Getting Started with PowerShell Studio 2012

Lately I have been getting more and more into PowerShell. Sure the most recent Tech on Tap has something to do with that. The sessions and discussion there were great and got me thinking about ways to do more with PowerShell. More on the sessions from Tech on Tap soon. I have blogged about PowerShell a few times here and on other websites, but havent had much to say about any Integrated Scripting Environments.

Sapien’s PowerShell Studio 2012 is the focus of this post.

What is PowerShell Studio?

Those who work with PowerShell regularly are probably at least a little familiar with PowerShell Studio (or other Sapien scripting tools). For those getting started with PowerShell, this product is an Integrated Scriping Environment focused on PowerShell. Sapien also makes other products, including PrimalScript (an ISE for mutiple scripting languages).

The PowerShell scripting environment in PowerShell Studio allows intellisense style code completion, which for someone learning the language is extremely useful. PowerShell itself supports tab completion, which is helpful, but the highlighting of keywords is a small feature that I find very useful. In addition, cmdlets also can display help in the bottom pane of the application.

For example, if I want to get BIOS information about the computer I am working on, I can enter the following:

get-wmiobject win32_bios

This will return the BIOS information for my computer. When I enter the cmdlet for get-wmiobject and tab to complete it, the bottom portion of the application switches to the Help tab to display the cmdlet help information as you work with it.

Console included

When working in PowerShell Studio, I still find myself pasting the code I want to test into the PowerShell console, but the ISE includes its own PowerShell host (or console). This allows code to be tested right in the application. The difference between the console in PowerShell Studio and other applications is the command window. The entry line for the console is in the application, when commands are entered they do not land right in the familiar blue console window. If I select some code in the scripting window and right click it to select run in console, the code is submitted to the included PowerShell host and run as a unit, but if I enter code on the line, each line is submitted to the console after each enter press.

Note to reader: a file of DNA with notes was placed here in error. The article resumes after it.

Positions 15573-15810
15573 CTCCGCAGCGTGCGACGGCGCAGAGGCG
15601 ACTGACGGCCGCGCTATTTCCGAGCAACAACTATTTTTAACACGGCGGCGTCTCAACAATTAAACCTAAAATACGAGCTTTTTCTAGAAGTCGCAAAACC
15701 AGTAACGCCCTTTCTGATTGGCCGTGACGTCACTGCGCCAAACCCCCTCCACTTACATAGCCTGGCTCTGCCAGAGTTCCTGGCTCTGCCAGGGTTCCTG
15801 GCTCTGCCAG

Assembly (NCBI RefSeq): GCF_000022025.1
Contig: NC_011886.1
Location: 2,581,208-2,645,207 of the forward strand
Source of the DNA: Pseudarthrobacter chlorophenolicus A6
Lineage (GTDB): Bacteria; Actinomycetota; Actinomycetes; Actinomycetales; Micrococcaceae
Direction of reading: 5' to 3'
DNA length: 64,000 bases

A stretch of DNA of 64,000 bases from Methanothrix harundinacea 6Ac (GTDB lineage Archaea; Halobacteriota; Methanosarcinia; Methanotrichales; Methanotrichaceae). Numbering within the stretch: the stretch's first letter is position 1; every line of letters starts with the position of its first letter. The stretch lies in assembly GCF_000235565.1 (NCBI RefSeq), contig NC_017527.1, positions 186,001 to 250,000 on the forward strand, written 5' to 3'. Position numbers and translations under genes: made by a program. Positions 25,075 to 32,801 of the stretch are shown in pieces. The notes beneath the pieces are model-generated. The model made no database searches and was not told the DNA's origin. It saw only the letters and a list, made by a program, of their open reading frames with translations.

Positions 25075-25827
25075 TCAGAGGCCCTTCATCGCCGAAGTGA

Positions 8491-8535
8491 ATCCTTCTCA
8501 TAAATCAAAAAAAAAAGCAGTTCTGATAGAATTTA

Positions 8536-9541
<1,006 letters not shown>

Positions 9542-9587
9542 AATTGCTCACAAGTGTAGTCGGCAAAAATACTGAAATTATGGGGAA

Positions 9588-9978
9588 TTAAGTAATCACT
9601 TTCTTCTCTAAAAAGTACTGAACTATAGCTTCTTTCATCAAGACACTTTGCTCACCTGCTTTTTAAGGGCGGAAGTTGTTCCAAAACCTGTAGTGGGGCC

In many cases I am using the help pane inside the application and still paste code selection for testing functions and other code into the PowerShell.exe provider, but the ability to select and run at the console is a feature I am getting used to.

No need to reinvent the wheel

I know that command line environments promote quick entry of code and in the case of PowerShell, hugely concatinated one liners to execute multiple actions together, but in PowerShell Studio (and other ISEs I am sure) things that are used frequently are stored as snippets.

A snippet is a reusable piece of code designed to make things easier and save typing. In addition to the included snippets the library is customizable. if there is a piece of code written that might be useful for future use the code can be stored as a snippet to make it easier to use. My favorite snippet thus far is the comment help item which inserts a template for creating comment based help within a script or function.

More than just a script editor

PowerShell Studio’s editor is a solid experience, but it is not the only thing that makes this ISE a good choice. Many Microsoft applications, including Exchange 2010 are beginning to build their UI on top of PowerShell. When commands are entered into the GUI, the actions take place in PowerShell under the hood. PowerShell Studio allows the creation of forms which use PowerShell under the hood. This is a feature or use I am still getting used to and learning how to operate. Once I get a better understanding of how it works there will likely be more blog posts on that particular feature.

Bulding GUI forms to run on top of a PowerShell script makes a lot of sense to me, consider a script for resetting the account password for an AD user. Creating a form where I can enter a user ID and a temporary password and click a button to trigger the script will allow me to deliver an application to a help desk user or another co-worker which they can use to handle to duty of password resets.

To share forms applications with other users, PowerShell will be needed on the target machine and using the built in Script packager which configures the needed components into an executable file that can be run from another computer.

Support for PowerShell v 3

PowerShell Studio has already been updated to support PowerShell v 3. Other ISEs that I have tried are not PowerShell v3 ready, or at least arent as far as I can find, but more there in another post.

First impressions overall

Being someone who likes a little extra help, with things like syntax highlighting and snippets, PowerShell Studio is a really solid environment. I know that PowerShell has its own ISE from Microsoft so no third party applications are necessary, but the included ISE from Microsoft just doesnt feel as solid. I do hope the Microsoft ISE grows with PowerShell, but for now I will take a third party environment. Out of those I have tested PowerShell Studio is my favorite so far. As I write more scripts and forms there will be more blogging for sure.